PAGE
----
Wednesday, August 29, 2007

"Dr. Strangecoach, or how I learned to stop worrying and love the bomb"

With the season opener bearing down on us, we have conveniently skipped the creamy filling in the middle of Michigan's schedule (EMU, Northwestern) and proceed now with the next installment in our touchy-feely, Dr. Phil-like season preview: Purdue.

In many ways, Purdue under Joe Tiller has been the perfect opponent for Michigan. They are usually a step or two above the dregs of the league, but still a step behind the big-timers. They present enough of a challenge so that media and fans get prepared for a tough game. Yet time after time, it seems, they come into A2 and lay an absolute egg. 31-3 in '03, 24-10 in '01 in a game that wasn't as close as the score suggests, and 38-12 in '99, in a game where their receivers must have dropped a dozen balls. So Michigan gets credit for beating a quality opponent without really breaking a sweat.

This is effect is one part Joe Tiller, and one part Lloyd Carr. Tiller's wide open offense tends to attract headlines and has raised the Purdue program to the level of semi-relevance on the national stage. But he's not the best in-game coach out there, and it often seems like he out thinks himself. His one dimensional offense is easy for a team with superior athletes, like Michigan, to defend. His defenses, while good at rushing the quaterback, have trouble stopping physical teams that like to run the ball. In short, Purdue's weaknesses tend to match Michigan's strengths.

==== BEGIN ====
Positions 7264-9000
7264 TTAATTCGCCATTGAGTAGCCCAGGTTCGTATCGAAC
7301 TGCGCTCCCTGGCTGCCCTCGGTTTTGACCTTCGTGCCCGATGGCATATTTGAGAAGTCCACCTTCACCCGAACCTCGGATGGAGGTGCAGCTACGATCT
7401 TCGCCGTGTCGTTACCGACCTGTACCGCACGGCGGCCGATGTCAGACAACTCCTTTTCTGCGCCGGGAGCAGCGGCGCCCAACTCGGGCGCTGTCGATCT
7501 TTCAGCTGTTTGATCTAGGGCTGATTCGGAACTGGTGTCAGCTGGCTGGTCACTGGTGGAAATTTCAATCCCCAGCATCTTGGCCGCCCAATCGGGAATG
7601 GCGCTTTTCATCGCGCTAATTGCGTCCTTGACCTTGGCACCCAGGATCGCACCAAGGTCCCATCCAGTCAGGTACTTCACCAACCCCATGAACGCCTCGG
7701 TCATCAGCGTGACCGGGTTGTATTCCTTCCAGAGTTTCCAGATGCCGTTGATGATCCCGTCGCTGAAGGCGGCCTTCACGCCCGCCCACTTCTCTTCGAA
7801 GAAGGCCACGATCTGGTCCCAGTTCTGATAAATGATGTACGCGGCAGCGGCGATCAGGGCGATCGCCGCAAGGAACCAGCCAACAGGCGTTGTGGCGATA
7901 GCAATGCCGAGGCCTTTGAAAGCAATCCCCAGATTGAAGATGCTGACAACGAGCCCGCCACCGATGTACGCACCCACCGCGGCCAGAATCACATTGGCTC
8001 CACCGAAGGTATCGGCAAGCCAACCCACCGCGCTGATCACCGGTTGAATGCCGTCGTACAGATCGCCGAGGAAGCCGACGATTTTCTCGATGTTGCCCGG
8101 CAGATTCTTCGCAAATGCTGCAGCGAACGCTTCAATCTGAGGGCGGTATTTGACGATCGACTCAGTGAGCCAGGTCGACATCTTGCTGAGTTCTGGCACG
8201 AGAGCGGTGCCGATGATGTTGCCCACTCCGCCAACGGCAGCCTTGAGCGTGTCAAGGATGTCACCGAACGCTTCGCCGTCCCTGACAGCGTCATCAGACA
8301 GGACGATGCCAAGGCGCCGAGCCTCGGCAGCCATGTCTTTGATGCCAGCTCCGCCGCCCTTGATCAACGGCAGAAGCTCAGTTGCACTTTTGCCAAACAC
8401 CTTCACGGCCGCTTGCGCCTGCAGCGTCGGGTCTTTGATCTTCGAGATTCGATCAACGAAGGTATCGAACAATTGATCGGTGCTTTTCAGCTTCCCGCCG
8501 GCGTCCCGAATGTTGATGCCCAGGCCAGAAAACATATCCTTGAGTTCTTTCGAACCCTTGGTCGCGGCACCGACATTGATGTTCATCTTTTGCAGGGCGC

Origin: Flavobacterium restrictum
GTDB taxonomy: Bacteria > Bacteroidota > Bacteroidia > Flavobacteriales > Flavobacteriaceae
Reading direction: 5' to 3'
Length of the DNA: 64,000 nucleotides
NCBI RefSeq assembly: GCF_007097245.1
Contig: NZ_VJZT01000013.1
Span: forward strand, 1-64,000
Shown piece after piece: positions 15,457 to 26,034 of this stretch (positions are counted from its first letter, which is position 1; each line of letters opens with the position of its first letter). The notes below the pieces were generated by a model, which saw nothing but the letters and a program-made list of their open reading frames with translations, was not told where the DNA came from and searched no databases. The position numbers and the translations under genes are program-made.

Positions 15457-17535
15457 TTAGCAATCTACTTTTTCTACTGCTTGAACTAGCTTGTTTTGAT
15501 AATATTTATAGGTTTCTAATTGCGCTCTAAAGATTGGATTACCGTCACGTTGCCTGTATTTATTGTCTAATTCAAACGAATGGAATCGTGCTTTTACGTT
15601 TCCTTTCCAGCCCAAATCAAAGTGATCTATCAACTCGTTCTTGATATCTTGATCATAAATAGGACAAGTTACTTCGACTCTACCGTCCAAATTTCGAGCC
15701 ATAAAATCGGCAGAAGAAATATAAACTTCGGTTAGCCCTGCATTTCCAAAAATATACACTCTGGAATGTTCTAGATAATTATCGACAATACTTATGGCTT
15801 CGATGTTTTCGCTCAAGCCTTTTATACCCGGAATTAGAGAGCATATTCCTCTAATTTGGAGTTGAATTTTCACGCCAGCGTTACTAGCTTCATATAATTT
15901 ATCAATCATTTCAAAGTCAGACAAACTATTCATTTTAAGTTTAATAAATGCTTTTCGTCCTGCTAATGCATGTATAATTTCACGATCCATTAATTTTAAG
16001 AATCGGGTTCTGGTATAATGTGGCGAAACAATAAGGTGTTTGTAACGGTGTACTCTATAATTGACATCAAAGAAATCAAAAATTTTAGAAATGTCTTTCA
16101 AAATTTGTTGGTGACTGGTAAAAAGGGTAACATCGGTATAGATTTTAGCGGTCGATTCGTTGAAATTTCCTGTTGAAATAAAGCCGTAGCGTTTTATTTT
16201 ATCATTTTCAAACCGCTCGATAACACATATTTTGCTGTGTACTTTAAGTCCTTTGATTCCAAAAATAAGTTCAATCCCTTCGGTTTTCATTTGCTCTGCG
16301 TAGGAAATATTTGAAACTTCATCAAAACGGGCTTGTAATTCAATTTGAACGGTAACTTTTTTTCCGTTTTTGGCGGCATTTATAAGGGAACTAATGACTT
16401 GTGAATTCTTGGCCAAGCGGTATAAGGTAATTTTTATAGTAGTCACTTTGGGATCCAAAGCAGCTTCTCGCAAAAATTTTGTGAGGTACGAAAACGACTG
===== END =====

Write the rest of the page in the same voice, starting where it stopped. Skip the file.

I also think Lloyd Carr's innate conservatism tends to help in these games. The Michigan scoring offense / ball possession offense split has been well documented. What's also quite well established, but often ignored by the mainstream media, is that when they need to, Michigan will open up the offense and put up yards and points on the board. This often seems to happen when they fall behind in games (see last year's OSU game). Occasionally, when Carr and his staff feel like an opposing offense will put up a lot of points, they start the game in quick-scoring mode. This has happened several times against Purdue. The result is that Michigan jumps out to a quick lead and then Purdue gets even more one dimensional, allowing Michigan to blitz like crazy and you end up with a one sided affair.

This year's Purdue squad looks similar to Tiller's past squads. They return 9 starters from an offense that was second in the big ten in total offense last year. Two year starter Curtis Painter returns after throwing for almost 4000 yards last year. The wide receiver group, led by first team all big-ten Dorien Bryant might be the best in the big ten.

Unfortunately, the defense, which was one of the worst in the big ten, despite missing Michigan and Ohio State, also returns 9 starters. Especially worrisome is a pass defense that gave up almost 300 yards per game, including over 400 to MAC power Ball State, despite the presence of first round draft choice DE Anthony Spencer.

With Michigan's questions on defense, Purdon't is a good candidate for a 54-51 2000 Northwestern type game. Overall, i would expect the Boilers to be somewhere between barely bowl eligible and a trip to one of the Florida bowls.